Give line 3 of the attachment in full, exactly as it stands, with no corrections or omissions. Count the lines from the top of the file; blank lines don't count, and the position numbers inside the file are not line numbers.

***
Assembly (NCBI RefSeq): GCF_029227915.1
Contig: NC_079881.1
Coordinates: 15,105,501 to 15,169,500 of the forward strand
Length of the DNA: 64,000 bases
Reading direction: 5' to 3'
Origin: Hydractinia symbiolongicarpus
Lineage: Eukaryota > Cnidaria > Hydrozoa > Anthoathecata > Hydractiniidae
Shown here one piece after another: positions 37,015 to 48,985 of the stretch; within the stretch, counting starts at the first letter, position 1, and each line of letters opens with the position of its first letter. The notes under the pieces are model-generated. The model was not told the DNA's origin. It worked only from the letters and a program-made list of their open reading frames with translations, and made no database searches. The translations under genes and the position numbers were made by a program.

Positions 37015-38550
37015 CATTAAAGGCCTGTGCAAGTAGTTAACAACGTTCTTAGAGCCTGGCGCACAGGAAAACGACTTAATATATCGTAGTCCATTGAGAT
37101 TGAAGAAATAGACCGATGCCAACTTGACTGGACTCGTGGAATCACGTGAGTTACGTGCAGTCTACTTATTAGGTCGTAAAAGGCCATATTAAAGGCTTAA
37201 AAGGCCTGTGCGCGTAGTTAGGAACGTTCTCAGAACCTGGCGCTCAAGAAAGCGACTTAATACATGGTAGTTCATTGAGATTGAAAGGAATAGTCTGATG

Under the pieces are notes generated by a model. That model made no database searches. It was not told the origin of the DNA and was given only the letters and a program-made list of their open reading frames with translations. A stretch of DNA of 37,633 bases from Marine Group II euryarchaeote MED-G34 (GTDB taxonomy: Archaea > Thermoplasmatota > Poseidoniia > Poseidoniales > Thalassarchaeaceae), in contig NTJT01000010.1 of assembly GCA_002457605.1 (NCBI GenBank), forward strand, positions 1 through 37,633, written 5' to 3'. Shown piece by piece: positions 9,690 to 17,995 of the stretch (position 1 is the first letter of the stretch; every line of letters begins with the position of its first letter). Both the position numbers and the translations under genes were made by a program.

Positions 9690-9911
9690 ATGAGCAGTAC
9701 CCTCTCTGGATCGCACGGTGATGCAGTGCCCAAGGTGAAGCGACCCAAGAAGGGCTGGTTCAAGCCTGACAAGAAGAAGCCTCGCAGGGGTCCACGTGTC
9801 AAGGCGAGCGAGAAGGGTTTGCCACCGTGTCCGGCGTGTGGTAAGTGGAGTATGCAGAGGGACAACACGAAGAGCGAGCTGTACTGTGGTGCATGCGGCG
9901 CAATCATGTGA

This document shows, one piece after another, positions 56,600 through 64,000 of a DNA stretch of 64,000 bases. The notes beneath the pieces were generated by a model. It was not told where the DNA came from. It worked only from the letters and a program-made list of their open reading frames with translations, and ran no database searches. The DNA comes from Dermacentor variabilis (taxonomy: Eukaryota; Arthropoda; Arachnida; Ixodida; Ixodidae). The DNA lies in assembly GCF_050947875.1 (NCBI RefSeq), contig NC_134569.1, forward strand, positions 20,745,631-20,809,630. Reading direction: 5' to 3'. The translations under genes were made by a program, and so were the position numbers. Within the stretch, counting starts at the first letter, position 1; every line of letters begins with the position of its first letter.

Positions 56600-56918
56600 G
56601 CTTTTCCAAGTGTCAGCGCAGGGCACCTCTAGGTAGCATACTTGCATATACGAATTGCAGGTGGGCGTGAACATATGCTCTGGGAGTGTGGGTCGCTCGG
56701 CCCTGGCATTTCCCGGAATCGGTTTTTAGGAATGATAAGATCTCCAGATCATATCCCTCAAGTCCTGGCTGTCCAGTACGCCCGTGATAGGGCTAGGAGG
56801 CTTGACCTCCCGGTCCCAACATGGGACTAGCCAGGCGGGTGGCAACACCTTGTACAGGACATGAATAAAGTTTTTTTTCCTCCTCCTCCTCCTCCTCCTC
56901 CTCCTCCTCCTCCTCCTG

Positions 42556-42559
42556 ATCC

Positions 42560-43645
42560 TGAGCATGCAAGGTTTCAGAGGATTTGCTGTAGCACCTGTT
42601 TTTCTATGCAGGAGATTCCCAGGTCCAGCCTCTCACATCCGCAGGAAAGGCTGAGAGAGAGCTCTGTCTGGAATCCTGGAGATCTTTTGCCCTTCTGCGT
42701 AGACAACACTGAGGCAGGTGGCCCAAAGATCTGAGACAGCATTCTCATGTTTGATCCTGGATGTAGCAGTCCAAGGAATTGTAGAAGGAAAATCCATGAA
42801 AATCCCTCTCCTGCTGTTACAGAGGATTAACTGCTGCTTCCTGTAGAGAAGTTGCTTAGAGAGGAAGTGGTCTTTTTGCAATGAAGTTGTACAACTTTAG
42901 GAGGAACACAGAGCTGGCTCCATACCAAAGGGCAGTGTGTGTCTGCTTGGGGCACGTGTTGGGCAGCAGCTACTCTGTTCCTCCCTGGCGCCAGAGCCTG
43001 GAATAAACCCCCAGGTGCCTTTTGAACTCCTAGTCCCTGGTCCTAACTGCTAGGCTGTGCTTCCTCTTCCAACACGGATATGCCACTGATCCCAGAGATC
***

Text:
Coordinates: 15,105,501 to 15,169,500 of the forward strand